Everything You Need to Know About Hit-Skips

Anyone who is involved in a car accident in Ohio is required by law to stop and remain at the scene. Fleeing the scene, or committing a “hit-skip” or “hit and run,” is a serious offense that can result in severe criminal penalties.

What Are Ohio’s Laws Regarding Hit and Runs?

Ohio has three separate laws that outline the proper protocol for drivers involved in an accident on public roads, on private properties, and with buildings or structures. Regardless of where the accident occurred, however, drivers are expected to take a few routine steps:

  • Stop driving
  • Call police to the scene
  • Call for medical help, if necessary
  • Remain at the scene until the police arrive
  • Provide the police with your name, address, vehicle registration number, and proof of car insurance

What Happens if I Don’t Have Insurance?

Motorists caught driving without valid insurance will face an automatic suspension of their license. Those who simply have an outdated copy of their coverage will be granted the time necessary to prove that they were in fact covered at the time of the accident. If they are unable to provide proof, however, their license will be revoked, and they will be unable to reinstate it until obtaining insurance.

What Happens if I Hit a Parked Car?

While at-fault drivers do not have to wait at the scene of the accident for a parked car’s owner to return, they are legally obligated to leave a note. This letter should include the at-fault driver’s contact information so that the absent motorist can sort out insurance claims with them at a later time. If no note is left, the driver could face a hit and run charge.

Penalties for Fleeing the Scene of an Accident in Ohio

The consequences of hit and run offenses vary based on the severity of the accident. Hit-skips could be charged as a:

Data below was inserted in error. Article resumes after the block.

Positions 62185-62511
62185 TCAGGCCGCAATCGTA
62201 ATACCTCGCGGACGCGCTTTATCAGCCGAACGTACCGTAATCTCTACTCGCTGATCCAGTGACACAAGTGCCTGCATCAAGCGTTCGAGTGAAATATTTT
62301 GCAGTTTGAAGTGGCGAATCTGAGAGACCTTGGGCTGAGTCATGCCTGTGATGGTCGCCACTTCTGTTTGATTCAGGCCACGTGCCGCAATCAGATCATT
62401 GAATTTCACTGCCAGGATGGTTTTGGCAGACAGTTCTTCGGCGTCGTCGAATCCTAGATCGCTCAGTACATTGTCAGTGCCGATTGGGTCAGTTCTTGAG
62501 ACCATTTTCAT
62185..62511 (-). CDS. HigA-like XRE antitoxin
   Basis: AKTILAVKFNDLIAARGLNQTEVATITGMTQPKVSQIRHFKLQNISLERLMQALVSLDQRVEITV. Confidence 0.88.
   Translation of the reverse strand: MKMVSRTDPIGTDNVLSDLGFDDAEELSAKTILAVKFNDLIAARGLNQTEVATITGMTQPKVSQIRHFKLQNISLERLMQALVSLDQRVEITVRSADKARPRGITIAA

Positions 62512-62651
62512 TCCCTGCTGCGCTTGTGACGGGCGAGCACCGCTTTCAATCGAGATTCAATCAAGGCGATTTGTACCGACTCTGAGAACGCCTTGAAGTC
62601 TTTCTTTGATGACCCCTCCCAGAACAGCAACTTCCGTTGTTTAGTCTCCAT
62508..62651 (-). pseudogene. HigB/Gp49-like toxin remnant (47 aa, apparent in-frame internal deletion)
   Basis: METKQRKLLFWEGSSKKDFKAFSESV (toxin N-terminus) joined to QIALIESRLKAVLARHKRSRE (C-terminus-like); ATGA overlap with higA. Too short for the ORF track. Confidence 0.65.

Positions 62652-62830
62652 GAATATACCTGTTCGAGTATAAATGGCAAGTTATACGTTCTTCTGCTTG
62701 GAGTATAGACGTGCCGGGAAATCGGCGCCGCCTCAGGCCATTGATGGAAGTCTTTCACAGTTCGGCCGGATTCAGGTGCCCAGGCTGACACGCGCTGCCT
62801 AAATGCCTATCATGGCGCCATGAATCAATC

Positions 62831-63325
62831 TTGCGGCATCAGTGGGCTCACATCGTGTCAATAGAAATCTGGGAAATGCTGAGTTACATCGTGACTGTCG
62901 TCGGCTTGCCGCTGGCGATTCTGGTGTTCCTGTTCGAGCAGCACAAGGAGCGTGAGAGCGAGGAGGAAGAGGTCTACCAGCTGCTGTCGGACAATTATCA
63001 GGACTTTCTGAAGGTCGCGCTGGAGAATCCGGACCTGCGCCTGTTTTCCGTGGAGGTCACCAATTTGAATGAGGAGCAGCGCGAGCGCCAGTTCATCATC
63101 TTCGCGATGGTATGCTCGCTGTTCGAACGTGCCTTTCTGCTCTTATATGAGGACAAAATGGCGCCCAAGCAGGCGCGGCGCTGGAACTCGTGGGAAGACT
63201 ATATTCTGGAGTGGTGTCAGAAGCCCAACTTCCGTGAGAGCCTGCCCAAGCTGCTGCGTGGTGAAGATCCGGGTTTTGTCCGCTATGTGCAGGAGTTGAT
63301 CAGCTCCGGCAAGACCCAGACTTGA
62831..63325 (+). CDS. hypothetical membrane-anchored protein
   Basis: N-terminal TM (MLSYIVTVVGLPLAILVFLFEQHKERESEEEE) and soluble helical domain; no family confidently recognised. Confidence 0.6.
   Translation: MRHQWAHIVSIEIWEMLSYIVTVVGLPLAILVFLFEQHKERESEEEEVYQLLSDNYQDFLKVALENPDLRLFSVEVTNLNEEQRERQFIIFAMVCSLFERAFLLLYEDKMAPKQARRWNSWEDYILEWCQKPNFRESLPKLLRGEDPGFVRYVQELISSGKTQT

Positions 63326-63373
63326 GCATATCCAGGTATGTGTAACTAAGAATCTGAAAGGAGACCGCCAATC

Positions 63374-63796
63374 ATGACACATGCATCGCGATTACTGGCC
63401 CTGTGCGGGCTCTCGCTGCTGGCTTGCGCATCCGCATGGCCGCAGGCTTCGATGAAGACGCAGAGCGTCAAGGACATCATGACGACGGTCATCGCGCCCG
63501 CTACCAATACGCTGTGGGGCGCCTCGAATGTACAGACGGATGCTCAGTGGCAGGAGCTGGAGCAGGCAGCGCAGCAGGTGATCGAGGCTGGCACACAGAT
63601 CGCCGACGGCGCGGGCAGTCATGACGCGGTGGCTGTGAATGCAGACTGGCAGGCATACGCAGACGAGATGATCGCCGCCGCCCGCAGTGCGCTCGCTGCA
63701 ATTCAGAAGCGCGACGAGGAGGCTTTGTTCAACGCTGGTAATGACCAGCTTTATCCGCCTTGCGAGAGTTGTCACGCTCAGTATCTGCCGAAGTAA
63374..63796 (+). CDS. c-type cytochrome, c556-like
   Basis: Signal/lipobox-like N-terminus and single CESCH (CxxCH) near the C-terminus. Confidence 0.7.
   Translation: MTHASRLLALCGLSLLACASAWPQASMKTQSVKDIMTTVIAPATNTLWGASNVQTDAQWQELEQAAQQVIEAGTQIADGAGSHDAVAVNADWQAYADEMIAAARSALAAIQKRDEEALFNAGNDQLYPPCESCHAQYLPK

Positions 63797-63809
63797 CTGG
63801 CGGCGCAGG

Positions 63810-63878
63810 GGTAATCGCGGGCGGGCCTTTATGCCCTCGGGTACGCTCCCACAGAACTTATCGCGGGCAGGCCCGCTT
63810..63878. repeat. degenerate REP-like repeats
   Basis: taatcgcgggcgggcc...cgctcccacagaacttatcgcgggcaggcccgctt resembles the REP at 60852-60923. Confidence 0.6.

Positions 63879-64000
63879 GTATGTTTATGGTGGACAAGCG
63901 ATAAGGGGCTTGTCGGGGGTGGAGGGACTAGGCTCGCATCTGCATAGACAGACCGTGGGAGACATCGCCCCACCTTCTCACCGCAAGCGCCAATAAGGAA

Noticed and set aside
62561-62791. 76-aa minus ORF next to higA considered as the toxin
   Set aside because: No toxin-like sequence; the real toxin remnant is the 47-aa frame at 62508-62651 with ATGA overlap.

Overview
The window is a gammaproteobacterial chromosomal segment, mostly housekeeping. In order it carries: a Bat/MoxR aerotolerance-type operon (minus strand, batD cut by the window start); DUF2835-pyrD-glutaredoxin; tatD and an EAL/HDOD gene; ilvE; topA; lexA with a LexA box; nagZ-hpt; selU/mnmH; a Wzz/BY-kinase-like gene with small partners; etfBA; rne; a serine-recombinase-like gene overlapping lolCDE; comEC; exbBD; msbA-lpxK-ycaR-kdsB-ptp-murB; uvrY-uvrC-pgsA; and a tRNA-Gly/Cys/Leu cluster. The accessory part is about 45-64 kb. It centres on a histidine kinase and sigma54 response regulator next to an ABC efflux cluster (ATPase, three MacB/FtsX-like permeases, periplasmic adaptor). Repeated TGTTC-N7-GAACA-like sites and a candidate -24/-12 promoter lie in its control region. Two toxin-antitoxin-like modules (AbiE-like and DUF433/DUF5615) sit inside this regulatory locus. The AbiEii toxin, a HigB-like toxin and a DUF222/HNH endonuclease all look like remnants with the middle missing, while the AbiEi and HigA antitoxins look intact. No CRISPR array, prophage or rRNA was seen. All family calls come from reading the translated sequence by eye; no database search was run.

• First-degree misdemeanor: Leaving the scene of an accident that only caused vehicle damage, or involved a building, is a misdemeanor punishable by up to 180 days in jail and up to $1,000 in fines.
  • Fifth-degree felony: Leaving the seen of an accident that seriously injured someone is a felony punishable by 6 to 12 months in jail and up to $2,500 in fines.
  • Fourth-degree felony: Leaving the seen of an accident that you knew caused serious injuries is a felony punishable by 6 to 18 months in jail and up to $5,000 in fines.
  • Third-degree felony: Leaving the scene of an accident that resulted in the death of another person is a felony punishable by 12 to 60 months in jail and up to $10,000 in fines.
  • Second-degree felony: Leaving the scene of an accident that you knew resulted in the death of another person is a felony punishable by two to eight years in jail and up to $15,000 in fines.

In addition, all felony hit and run convictions will result in license suspension for 6 to 36 months.

If you’re facing a hit-skip charge, you need professional legal defense. Contact Bridges, Jillisky, Streng, Weller & Gullifer, LLC to discuss your case.

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